OPINION: A slide in the value of the $A against the greenback could be a positive for gold.
If someone told you he or she could generate a 50 per cent investment return at a time when 5 per cent was considered a good result, there’s a fair chance you would ignore whatever was suggested (as would most people).
However, if you also consider the fragile state of the world’s economy and fresh concerns about the global financial system, then a case can be made for that 50 per cent return, mainly through changing currency values and their effect on one of Western Australia’s specialties – gold.
The case for gold as a safe haven in troubled times is well established; and while it’s tricky forecasting future price moves of anything, there does appear to be a situation developing that is similar to past periods of financial unrest.
Whether we are heading for a re-run of the 2008 GFC, the 1997 Asian financial crisis or the 1987 stock market crash is a job for a fortune-teller armed with a crystal ball, though the roughly 10-year gaps between crises is an interesting pointer to where we might be heading.
Two other factors to consider when looking ahead are a recent forecast about the possible direction of the Australian dollar (down), and the gloomy predictions of some of the world’s top investors, who reckon they can detect the early signs of a re-run of the GFC.
To the dollar first, because a sharp downward shift could have a profound effect on the Australian economy; and while there are some economists who believe the local currency will hold its ground at around US75 cents, thanks to evidence of reasonable economic growth and a world record 26 years without a recession, there are others who see US50 cents as the future value of the Aussie dollar.
The man tipping a plunge in the dollar is Erik Norland. While not widely known in Australia, Mr Norland is senior economist at CME Group, the world’s biggest financial markets operator, which includes big names such as the Chicago Board of Trade and New York’s Nymex and Comex exchanges among its portfolio.
Mr Norland reckons a slowdown in China and the slide in the iron ore price could push the Australian dollar to revisit its all-time low.
“I don’t have an extremely high level of conviction, but I think the risks are there, either it’s the 2008 low of US60 cents, or maybe even lower,” he said.
Mr Norland is not quite right, because the Australian dollar actually fell below US60 cents in 2008, reaching US48 cents just before Christmas in that year as the GFC shook the world.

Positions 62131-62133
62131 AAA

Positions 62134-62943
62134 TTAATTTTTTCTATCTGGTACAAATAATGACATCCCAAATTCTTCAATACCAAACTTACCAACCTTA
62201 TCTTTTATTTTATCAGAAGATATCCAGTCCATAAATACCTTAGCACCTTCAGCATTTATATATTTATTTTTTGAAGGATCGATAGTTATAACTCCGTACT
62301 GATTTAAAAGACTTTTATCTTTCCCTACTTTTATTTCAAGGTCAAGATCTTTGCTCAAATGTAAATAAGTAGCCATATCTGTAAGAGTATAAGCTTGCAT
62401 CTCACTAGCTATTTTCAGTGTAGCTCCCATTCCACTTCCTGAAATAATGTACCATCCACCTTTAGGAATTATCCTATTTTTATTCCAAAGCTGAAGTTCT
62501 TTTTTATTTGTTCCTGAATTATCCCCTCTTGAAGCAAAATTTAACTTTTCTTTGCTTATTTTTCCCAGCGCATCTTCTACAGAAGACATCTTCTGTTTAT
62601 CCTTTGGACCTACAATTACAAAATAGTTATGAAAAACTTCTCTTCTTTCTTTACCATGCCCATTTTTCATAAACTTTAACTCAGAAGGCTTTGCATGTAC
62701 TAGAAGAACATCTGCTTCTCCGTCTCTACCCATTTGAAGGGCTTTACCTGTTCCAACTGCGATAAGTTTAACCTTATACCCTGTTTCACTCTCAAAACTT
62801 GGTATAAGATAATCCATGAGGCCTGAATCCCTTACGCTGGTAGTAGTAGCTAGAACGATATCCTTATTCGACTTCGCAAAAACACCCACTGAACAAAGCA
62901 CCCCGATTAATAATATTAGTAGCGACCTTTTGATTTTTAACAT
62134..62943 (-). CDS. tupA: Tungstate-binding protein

Will history repeat? The easy answer is nobody knows, but when a group of high-powered business leaders suggested earlier this month that we could be in the early stages of a GFC re-run, it’s time to consider the possibility.
Speaking at an investment conference in New York, the men dubbed the ‘gurus of finance’ expressed their concerns about the outlook.
Bill Gross, who runs the $US2 billion Janus bond fund and was formerly head of the $US1.5 trillion Pimco funds management business, described the current situation as “buying high and crossing your fingers”.
Paul Singer, the fund manager leading an attack on BHP, was also concerned.
“We have a global financial system that’s just about as leveraged (relying on debt), and in many cases more leveraged, than before 2008, and I don’t think the system is more sound,” Mr Singer told the conference.
Other speakers said investors were playing it too cool and ignoring the underlying risks.
No-one at the conference saw what’s happening as a case for investing in gold, though perhaps that’s because they were in New York and not thinking about the currency effect on gold for Australian investors.
But if the global financial system is under pressure and heading for a crisis as interest rates are ratcheted up from their current all-time lows, and the Australian dollar is marked down to 2008 levels, the effect on the Australian gold price could be quite remarkable.
Ten years ago, just before the GFC, gold was selling for around $US650 an ounce and the Australian dollar was around US62 cents, which produced an Australian gold price of $1,048/oz.
Today, the gold price is around $US1,278/oz and the exchange rate is around US75 cents meaning gold locally is valued at about $1,700/oz.
Without looking forward, the gold price movement in either currency is impressive – up 96 per cent in US dollar terms and 62 per cent in Australian dollars.
If Mr Norland’s US50 cents forecast is even close to being correct then the Australian gold price might rise sharply. Applied to the current US dollar gold price and it brings a local price of $2,550/oz (up 50 per cent), and that’s before allowing for any rise in the US dollar gold price.
For WA’s gold industry, one of the few bright spots in an otherwise sluggish, debt-laden economy, the outlook is quite interesting – not that my observation should be taken as investment advice.